It should be no surprise that Chaosium – particularly the new regime at Chaosium who’d settled in under Greg’s tutelage and who clearly have a keen idea of the company’s history and its significance – should be going this route. Chaosium, after all, put a badass warrior woman in reasonably sensible armour on the original cover of RuneQuest, and made sure a woman was among the investigators depicted on the original Call of Cthulhu box cover. Chaosium going for the diversity angle (to the extent that three of the five pregen characters are women and several of them are people of colour) doesn’t constitute some sort of “SJW takeover”; the original Chaosium were the SJWs of their time, and the present Chaosium are taking that attitude forwards into the future.

Actually, let’s talk about box cover art for the moment. There’s a fun little theme running through the booklet artwork in this one, as the investigators from the front cover are depicted in a range of other situations. The box cover is clearly depicting the diversity Chaosium are going for by incorporating a woman and a person of colour in the team, but it’s also a clever callback to the original Call of Cthulhu box cover as depicted below. Once again, we have a trio of investigators investigating a creepy house by a cemetery and being stalked by a tentacular monstrosity; as I noted in my comparison of the cover art of the 6th and 7th edition core books, the artwork has been made more immediate. (Whereas in the old art the investigators are not yet aware of the danger, here they’ve just spotted it and are reacting.)

This sly tribute to the original presentation of the game has further parallels with the offering here. The original rules only covered the 1920s time period, and only 1920s adventures are offered here. (Incorporating modern-day adventures in addition would add a further complication that beginners really don’t need.) In addition, the actual box is one of those cool inch-deep boxes that Chaosium tended to package their games in during the 1980s, and which I tend to think of as a classic-era Chaosium signature.

(I think the thing which is distinctive about those boxes is that they are thinner than the boxes usually used for RPG boxed sets; as well as being more convenient storage, this also means that there’s less dead space in the box, since it’s rare indeed that the deeper boxes were actually full whilst Chaosium’s boxes tended to be filled right to the brim. As well as giving a sense that you got better value for money, this probably had its advantages in shipping – greatly reducing the propensity for boxes to collapse due to weight being put on them.)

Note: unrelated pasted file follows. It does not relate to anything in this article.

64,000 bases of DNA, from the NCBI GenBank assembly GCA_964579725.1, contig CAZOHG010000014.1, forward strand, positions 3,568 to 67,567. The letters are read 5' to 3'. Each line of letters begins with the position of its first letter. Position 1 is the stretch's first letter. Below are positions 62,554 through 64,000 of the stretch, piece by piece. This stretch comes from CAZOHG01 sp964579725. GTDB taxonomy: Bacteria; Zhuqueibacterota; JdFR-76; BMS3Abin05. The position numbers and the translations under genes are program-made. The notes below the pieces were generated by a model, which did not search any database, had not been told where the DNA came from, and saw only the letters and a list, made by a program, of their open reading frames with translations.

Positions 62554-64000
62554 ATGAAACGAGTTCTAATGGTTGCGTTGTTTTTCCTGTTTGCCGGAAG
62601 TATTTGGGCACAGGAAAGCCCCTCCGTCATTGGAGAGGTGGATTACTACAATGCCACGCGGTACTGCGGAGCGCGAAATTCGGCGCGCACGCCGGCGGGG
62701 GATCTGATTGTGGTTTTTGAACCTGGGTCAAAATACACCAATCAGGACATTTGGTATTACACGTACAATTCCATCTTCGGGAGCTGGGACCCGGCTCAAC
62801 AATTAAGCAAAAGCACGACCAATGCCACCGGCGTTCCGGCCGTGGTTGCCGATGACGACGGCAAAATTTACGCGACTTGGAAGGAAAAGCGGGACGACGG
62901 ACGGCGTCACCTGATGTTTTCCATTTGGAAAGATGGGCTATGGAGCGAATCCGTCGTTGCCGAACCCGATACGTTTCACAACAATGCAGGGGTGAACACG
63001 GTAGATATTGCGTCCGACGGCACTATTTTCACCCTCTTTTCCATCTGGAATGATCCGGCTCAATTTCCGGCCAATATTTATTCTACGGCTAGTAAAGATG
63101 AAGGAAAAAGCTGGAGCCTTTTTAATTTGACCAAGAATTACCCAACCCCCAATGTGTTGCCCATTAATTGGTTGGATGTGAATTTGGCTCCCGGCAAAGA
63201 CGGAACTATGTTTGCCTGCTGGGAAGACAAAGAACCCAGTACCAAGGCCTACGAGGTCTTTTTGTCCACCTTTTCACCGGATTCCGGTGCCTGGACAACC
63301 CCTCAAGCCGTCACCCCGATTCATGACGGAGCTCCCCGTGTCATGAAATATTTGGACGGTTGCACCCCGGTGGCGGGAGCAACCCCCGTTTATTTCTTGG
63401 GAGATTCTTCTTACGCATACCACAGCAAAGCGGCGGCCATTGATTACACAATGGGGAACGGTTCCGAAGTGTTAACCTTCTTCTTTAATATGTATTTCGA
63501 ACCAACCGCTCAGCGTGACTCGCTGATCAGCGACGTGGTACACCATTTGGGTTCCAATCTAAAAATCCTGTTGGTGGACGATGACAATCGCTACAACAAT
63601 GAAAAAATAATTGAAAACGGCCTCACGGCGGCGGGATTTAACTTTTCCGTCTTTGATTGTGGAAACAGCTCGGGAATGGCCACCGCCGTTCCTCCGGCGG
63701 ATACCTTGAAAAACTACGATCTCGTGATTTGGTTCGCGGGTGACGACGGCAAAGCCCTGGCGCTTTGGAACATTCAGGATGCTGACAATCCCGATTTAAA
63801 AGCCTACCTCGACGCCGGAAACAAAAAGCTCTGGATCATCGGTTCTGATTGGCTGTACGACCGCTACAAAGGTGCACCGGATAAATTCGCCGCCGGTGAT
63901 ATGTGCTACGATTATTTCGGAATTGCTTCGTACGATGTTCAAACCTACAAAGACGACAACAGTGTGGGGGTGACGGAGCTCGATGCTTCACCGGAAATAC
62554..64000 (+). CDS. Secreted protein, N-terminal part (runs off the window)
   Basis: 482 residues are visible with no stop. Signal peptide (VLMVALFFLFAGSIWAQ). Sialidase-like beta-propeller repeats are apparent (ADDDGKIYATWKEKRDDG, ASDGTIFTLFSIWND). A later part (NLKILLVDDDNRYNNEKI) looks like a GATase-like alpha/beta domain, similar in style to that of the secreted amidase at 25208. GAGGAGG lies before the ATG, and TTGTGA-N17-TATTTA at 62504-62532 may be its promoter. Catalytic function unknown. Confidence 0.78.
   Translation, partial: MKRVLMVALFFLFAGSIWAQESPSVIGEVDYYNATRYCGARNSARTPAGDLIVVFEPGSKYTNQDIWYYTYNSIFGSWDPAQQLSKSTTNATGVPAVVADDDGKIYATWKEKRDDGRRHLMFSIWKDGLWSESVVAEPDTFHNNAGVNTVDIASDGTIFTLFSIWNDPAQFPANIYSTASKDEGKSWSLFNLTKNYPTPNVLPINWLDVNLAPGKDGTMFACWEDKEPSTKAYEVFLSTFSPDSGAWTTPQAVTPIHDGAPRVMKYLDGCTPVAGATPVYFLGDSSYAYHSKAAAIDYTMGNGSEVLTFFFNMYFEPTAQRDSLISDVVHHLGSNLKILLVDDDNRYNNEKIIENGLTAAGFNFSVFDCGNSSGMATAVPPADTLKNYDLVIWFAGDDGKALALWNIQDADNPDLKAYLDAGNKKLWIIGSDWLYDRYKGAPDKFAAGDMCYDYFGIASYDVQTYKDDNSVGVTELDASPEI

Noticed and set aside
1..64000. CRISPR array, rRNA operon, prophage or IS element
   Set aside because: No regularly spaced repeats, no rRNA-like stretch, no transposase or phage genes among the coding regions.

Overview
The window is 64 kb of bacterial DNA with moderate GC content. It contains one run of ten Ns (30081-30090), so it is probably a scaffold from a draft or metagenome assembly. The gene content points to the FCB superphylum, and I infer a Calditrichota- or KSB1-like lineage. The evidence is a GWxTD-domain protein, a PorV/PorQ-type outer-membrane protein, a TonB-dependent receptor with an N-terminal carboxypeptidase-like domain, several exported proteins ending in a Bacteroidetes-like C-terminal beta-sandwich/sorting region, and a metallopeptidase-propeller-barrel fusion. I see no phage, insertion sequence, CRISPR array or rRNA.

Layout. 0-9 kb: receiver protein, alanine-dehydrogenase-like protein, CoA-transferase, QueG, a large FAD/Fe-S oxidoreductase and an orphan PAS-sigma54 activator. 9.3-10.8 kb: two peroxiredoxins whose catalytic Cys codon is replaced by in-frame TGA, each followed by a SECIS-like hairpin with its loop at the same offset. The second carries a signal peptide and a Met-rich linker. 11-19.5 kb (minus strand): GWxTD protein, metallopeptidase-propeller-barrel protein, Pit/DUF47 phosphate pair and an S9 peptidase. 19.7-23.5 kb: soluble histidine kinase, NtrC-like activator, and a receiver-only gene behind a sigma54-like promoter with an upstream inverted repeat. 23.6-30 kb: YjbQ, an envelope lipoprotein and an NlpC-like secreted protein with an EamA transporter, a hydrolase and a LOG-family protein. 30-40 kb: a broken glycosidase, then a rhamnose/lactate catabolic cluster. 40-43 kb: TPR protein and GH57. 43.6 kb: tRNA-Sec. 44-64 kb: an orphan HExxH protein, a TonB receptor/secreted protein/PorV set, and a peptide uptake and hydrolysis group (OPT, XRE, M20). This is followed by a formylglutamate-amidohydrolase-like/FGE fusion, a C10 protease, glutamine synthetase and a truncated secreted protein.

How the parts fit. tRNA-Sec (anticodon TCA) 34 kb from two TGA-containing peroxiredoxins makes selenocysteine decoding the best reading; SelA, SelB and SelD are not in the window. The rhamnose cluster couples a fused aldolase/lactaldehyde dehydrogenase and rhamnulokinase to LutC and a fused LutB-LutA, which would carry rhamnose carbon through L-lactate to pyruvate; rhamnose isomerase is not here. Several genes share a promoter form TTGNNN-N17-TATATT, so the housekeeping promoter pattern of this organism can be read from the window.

There’s a further subtlety to the cover art, though: whereas the original art could potentially be viewed as either showing the perspective of a detached observer or the owner of that tentacle sneaking into view, here the artwork is unambiguously from the perspective of the monster itself – in other words, it’s showing the point of view of one of the various entities under the referee’s control were this action taking place during a game.

This isn’t an irrelevancy: it’s entirely appropriate to the intentions behind the set. Mike Mason and his team have, perhaps, taken a leaf out of Wizards’ book; just as Lost Mine of Phandelver is conceived as a product that a receptive person could pick up and learn to become a D&D Dungeon Master from, this Starter Set is specifically designed to mint new Call of Cthulhu Keepers, taking them from footling around with solo scenarios in the beginning right through to running full-sized games with comparatively complex scenarios by the time they’re running Dead Man Stomp. As with Phandelver, a suitable array of options for what to buy next are presented: there’s the core 7th Edition rules and the Investigator’s Handbook, for instance, and also a canny plug for Doors to Darkness, a collection of 1920s adventures specifically designed for beginners to run and play.

Just like Wizards realised with Phandelver, Chaosium know that tabletop RPGs are basically an oral tradition, and like many oral traditions their primary means of spreading are via word of mouth. It’s easier than ever for potentially interested people to get some form of exposure to RPGs these days, but in terms of turning someone from being merely curious to actively playing a game, you need to put them in touch with a referee; the more new referees starter sets like this create, the more people are out there looking to recruit new people into the hobby.

On the whole, the Call of Cthulhu Starter Set is an excellent example of this variety of product, for a game line which could very easily benefit from one (Cthulhu is perennially hot, but the RPG core books can be intimidatingly big), and provides a great example of Chaosium opting to work smarter, not harder, polishing up already-extant material. As mentioned, long-time Cthulhu gamers likely already have a lot of this material already – then again, if you’re in the market for a 7th Edition update of the adventures in question and a hard copy of Alone Against the Flames, this is a pretty good deal.